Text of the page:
No Bang For the Buck

By Christopher Michno

Posted May 27, 2010 in Arts & Culture

“Pop Art Money”it sounds like a Madison Avenue high-concept brand that promises ephemeral pleasures: the latest super-product. De-coupled from its art historical reference, the title suggests an object that perfectly embodies the union of popular culture and art with all the sexiness and power of currency. Yet this “Pop Art Money” exhibition fails to live up to that expectation.

Robert Dowd’s currency paintings at the CCAA Museum of Art in Rancho Cucamonga share something of the Pop sensibility in his appropriation of the iconography of currency; however, Dowd’s interest in painterly qualities—open brushwork and under-painting that push his work toward sensual concerns—places his work awkwardly at the periphery of Pop Art. His painting seems genuinely unconcerned with ironic content, sociological comment or the desire to bridge high and low culture.

While other artists associated with Pop adopted commercial means of art production—the silkscreened images of Warhol, for example, which removed the presence of the human hand, or the work of James Rosenquist, who employed techniques he learned working as a sign and billboard painter—Dowd was looking backward.

Homage to Johns, formally the best of Dowd’s paintings in this show, references Jasper Johns’ target and flag paintings. It is a touching tribute, and Dowd produced it nearly 10 years after he was struck by the image of Johns’ Target on the cover of Art in America. It is among a number of homage paintings in this show—one to Roy Lichtenstein, another to Gauguin, more to van Gogh. His paintings, on the surface, pleasant enough to look at, more often than not represent a precious quality in how he conceived of the work of other artists. His homage to Gauguin and especially van Gogh feels sentimental—a kind of restatement of each artists’ style set within Dowd’s signature currency format.

What is missing in these pieces is the ability to dismantle another’s original, subvert the core to the artist’s own meaning and inhabit the piece like his life depends on it. Imagine listening to the Beastie Boys’ Paul’s Boutique as interpreted by Lawrence Welk—all the sex, pulsating nastiness, drive and ragged complexity sucked right out by that sedate flavorless accordion.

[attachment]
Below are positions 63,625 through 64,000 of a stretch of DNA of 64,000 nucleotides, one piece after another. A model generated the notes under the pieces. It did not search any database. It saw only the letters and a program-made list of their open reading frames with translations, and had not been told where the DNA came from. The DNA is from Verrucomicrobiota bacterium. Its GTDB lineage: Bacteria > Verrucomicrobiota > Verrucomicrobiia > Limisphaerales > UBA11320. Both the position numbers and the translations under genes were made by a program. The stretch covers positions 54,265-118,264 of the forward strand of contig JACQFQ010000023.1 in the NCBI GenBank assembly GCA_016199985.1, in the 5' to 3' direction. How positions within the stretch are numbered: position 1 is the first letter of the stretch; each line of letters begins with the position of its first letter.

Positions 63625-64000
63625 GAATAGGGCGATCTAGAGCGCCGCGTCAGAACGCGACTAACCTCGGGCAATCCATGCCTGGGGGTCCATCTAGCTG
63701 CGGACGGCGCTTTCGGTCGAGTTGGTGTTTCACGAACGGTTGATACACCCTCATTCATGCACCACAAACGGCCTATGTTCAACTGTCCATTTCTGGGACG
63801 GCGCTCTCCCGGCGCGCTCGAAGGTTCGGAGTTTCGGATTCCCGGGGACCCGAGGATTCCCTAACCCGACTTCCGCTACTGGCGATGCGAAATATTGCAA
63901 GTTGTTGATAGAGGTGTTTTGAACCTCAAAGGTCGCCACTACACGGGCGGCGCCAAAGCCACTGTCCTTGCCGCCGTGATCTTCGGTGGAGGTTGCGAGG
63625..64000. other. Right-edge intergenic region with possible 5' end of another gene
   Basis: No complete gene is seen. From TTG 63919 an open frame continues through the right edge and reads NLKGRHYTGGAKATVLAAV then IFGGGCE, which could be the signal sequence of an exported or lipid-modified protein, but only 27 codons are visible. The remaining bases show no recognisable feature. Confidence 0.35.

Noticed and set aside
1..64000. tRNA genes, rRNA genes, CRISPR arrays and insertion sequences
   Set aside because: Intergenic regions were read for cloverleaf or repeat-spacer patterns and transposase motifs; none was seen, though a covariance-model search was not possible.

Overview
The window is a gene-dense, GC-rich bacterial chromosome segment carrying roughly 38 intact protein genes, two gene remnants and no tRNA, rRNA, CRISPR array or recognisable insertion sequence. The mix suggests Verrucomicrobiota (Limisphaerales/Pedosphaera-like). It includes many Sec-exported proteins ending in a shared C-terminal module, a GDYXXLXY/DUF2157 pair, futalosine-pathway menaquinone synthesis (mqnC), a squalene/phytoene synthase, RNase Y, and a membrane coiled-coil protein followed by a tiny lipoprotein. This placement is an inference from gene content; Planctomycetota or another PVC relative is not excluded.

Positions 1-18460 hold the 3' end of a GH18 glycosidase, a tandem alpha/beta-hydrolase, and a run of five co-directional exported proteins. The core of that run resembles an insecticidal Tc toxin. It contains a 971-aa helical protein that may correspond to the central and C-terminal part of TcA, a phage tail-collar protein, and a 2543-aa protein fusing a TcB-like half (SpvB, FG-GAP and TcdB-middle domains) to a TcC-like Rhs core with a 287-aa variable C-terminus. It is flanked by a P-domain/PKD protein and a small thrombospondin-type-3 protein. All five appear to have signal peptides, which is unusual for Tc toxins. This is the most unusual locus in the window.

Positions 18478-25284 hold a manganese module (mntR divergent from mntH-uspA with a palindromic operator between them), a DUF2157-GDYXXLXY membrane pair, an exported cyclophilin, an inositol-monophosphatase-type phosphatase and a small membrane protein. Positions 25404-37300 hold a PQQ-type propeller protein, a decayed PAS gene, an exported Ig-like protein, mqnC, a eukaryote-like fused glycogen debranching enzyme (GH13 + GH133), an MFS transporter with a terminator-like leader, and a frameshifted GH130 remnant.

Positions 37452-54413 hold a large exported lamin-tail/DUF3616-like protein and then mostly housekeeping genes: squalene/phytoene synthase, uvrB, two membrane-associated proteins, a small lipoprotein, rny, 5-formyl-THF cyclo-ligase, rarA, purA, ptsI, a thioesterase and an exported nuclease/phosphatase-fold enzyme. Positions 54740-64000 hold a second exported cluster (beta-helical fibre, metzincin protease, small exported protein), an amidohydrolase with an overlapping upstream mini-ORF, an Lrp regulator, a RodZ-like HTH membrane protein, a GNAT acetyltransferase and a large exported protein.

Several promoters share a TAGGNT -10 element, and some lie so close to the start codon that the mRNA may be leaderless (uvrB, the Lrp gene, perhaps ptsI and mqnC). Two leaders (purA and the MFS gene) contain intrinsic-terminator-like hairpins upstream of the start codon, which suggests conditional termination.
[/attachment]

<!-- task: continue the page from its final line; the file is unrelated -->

Dowd’s inclusion in the 1962 exhibit “New Painting of Common Objects” at the Pasadena Art Museum, along with artists whose aesthetic is solidly Pop—Warhol (whose silkscreened 200 One Dollar Bills sold last year for $43.7 million), Lichtenstein, Jim Dine—and his exhibition record on the West Coast over the next few years left him associated with that movement. It is with the passage of time that the thing becomes clear; the label is amiss, like a nom de guerre that no longer fits. Unlike Dowd’s friend Phillip Hefferton, whose goofy humor and clunky painting shared some qualities with the work of Red Grooms, Dowd’s painting is earnest. The most original works in “Pop Art Money” are his U.S. Treasury pieces that depict the treasury building being overtaken by disasters. In Fire at U.S. Treasury, Dowd depicts both the image of the Treasury and the graphic design of the painted Treasury bill being consumed by separate fires. The rather elaborate story behind this group of paintings is an attempt by Treasury agents to confiscate his work. It seems what he needed most was a fire under his work.

“Pop Art Money” Robert Dowd exhibition at CCAA Museum of Art (north wing of Joseph Filippi Winery), 12467 Base Line Rd., Rancho Cucamonga, (909) 463-3733; Thru June 13. Open Fri-Sun, noon-5PM.


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